Focus on MLK’s message

Farm Forum

The nation is set to observe Martin Luther King Jr. Day on Monday.

Although this is a national holiday, it might, at first blush, seem far removed from the lives of many South Dakotans. After all, South Dakota, as reported by the U.S. Census, is made up of only 1.4 percent “Black persons” compared to the national average of 13.1 percent. But this is misleading because King’s message was not just about skin color. Rather, it is about service and equality — respect, concern and, yes, even love — for our neighbors.

In celebrating this holiday for 2013, particularly in the face of a new year, let’s focus on the message that King conveyed to all when shared his hopes for our nation’s future: “I have a dream that one day this nation will rise up and live out the true meaning of its creed: ‘We hold these truths to be self-evident, that all men are created equal.’ ”

One thing all of us can do on Jan. 21 — in whatever way — is to participate in the Martin Luther King Jr. Day of Service. “The MLK Day of Service empowers individuals, strengthens communities, bridges barriers, creates solutions to social problems, and moves us closer to Dr. King’s vision of a beloved community” according to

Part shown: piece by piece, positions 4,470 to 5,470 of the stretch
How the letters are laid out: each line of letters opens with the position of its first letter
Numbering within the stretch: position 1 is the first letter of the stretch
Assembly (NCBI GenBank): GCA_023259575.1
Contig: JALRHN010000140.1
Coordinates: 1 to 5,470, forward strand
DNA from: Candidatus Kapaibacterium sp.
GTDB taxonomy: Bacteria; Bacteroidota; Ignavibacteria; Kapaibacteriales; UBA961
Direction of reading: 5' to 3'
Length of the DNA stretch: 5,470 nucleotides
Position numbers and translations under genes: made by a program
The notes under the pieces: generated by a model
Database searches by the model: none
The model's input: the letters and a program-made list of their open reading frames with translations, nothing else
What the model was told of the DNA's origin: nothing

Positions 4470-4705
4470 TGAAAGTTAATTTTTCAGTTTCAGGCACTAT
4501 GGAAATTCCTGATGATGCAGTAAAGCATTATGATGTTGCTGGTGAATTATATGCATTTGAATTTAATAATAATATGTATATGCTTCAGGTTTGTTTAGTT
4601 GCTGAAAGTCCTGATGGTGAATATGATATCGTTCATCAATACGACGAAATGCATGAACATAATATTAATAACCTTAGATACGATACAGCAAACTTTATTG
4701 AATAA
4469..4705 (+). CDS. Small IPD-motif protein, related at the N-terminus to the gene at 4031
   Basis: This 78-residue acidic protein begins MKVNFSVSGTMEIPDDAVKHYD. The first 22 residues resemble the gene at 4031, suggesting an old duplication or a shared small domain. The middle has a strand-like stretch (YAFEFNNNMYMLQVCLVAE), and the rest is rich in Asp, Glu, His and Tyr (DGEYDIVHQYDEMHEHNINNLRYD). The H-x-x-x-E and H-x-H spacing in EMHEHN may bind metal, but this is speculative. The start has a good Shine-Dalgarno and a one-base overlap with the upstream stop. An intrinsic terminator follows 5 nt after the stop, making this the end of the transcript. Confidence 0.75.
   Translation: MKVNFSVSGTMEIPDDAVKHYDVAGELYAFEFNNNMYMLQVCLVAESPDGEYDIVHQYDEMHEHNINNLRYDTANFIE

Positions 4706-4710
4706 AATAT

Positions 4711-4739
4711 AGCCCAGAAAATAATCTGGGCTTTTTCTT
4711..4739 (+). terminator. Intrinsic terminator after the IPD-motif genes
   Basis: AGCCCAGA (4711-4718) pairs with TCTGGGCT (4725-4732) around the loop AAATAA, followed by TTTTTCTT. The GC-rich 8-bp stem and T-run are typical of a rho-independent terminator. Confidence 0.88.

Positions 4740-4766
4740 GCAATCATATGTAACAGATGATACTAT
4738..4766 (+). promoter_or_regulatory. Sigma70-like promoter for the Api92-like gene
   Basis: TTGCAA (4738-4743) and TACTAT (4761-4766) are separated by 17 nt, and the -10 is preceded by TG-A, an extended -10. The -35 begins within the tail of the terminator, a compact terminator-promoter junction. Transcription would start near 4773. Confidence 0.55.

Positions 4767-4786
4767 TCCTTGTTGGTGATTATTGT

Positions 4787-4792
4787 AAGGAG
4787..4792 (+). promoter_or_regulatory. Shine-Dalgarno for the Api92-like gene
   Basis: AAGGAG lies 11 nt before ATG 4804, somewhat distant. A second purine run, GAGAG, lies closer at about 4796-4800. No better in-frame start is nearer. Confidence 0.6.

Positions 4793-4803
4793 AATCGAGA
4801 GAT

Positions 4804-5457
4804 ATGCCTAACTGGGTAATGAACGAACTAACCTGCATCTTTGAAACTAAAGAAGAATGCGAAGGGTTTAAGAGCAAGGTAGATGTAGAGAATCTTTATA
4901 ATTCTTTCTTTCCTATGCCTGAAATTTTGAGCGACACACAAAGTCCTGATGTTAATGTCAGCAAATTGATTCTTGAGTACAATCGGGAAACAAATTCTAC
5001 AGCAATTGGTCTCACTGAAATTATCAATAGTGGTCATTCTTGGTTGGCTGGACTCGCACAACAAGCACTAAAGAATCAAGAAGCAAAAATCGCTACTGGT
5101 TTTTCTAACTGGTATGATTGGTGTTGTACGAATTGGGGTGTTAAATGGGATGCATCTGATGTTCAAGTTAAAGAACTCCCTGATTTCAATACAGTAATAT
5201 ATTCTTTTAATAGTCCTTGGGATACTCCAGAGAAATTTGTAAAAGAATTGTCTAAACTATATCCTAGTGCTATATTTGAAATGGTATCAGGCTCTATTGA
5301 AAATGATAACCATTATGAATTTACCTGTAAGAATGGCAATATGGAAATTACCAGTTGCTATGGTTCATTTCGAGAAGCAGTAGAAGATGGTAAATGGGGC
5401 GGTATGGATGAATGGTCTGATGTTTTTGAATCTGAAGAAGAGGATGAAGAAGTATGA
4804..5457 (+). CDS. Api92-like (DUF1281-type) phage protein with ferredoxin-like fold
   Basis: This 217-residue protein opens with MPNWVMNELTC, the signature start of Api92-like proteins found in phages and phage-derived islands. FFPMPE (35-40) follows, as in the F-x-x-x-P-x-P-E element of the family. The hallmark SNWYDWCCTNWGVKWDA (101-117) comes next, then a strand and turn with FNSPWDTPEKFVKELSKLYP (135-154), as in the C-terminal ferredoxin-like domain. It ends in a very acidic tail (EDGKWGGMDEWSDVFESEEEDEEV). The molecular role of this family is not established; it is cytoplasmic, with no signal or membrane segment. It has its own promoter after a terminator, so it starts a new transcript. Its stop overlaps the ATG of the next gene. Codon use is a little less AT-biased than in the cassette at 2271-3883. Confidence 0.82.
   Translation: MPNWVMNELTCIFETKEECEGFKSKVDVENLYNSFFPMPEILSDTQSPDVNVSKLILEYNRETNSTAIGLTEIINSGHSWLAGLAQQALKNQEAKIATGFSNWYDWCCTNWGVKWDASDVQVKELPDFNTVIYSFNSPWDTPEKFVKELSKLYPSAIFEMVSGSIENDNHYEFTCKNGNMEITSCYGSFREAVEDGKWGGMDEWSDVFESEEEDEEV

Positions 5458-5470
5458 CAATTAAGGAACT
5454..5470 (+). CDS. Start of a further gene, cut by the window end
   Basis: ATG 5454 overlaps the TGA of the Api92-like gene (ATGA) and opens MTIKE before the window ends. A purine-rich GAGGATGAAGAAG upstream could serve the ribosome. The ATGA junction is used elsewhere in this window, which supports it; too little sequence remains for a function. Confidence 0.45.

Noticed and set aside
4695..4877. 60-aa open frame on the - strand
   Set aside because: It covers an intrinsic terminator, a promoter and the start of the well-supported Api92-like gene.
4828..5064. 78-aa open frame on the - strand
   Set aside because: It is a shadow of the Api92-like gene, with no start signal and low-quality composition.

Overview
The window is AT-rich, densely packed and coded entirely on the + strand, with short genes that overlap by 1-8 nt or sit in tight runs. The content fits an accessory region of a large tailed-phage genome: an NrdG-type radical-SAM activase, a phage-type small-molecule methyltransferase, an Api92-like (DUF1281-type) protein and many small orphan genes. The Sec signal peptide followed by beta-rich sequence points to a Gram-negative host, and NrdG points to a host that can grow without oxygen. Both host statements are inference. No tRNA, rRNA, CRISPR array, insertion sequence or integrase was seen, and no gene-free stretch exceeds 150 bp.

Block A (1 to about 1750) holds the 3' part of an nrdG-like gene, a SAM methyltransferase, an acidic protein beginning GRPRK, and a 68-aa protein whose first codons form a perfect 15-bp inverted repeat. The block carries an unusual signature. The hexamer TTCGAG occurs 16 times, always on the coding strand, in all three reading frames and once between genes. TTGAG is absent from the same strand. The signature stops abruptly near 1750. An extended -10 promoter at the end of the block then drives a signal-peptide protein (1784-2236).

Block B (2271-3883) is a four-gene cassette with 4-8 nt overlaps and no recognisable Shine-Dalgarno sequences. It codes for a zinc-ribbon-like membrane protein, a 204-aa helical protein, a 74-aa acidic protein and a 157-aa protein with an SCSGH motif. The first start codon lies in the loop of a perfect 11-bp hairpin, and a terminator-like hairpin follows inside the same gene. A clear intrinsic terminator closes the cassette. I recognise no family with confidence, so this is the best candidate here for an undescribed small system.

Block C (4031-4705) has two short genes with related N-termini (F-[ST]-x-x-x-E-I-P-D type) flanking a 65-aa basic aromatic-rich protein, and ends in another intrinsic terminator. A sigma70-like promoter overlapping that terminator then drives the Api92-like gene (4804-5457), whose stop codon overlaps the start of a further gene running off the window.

Volunteer opportunities for your community might include working with your local church, school, animal shelter, senior citizen center, military family group, veterans group, food bank, or any other nonprofit organization that helps those in need. Everyone can afford the gift of time and a helping hand. If you are able to contribute financially, great, but many groups will just be happy to put you to work. King said, “Life’s most persistent and urgent question is: ‘What are you doing for others?’ ”

A life of service, in whatever way that suits you best, is the greatest gift you can give to yourself and to your community.

Our family is lucky to belong to a very active church in this community. In fact, one of the biggest reasons we were compelled to join Bethlehem Lutheran Church was its serving ministry. From help to single parents, military families with deployed service members, the sick or terminally ill, to others facing similar difficult circumstances, the church is a place of both welcoming and service.

Whether you work through your church, or simply offer to help a neighbor, that service can manifest itself in serving a weekly meal, making a home visit, shoveling a sidewalk, sewing a quilt, making a phone call, or just lending a listening ear.

The only meaningful things we have to show for our time on this earth are our relationships. Whatever your circumstances, and in whatever way you choose to honor the MLK holiday, try becoming his dream by being of service to others. After all, “the ultimate measure of a man is not where he stands in moments of comfort and convenience, but where he stands at times of challenge and controversy. The true neighbor will risk his position, his prestige and even his life for the welfare of others.”

Alan L. Neville is an associate professor of education at Northern State University. The views are his and do not represent Northern State University.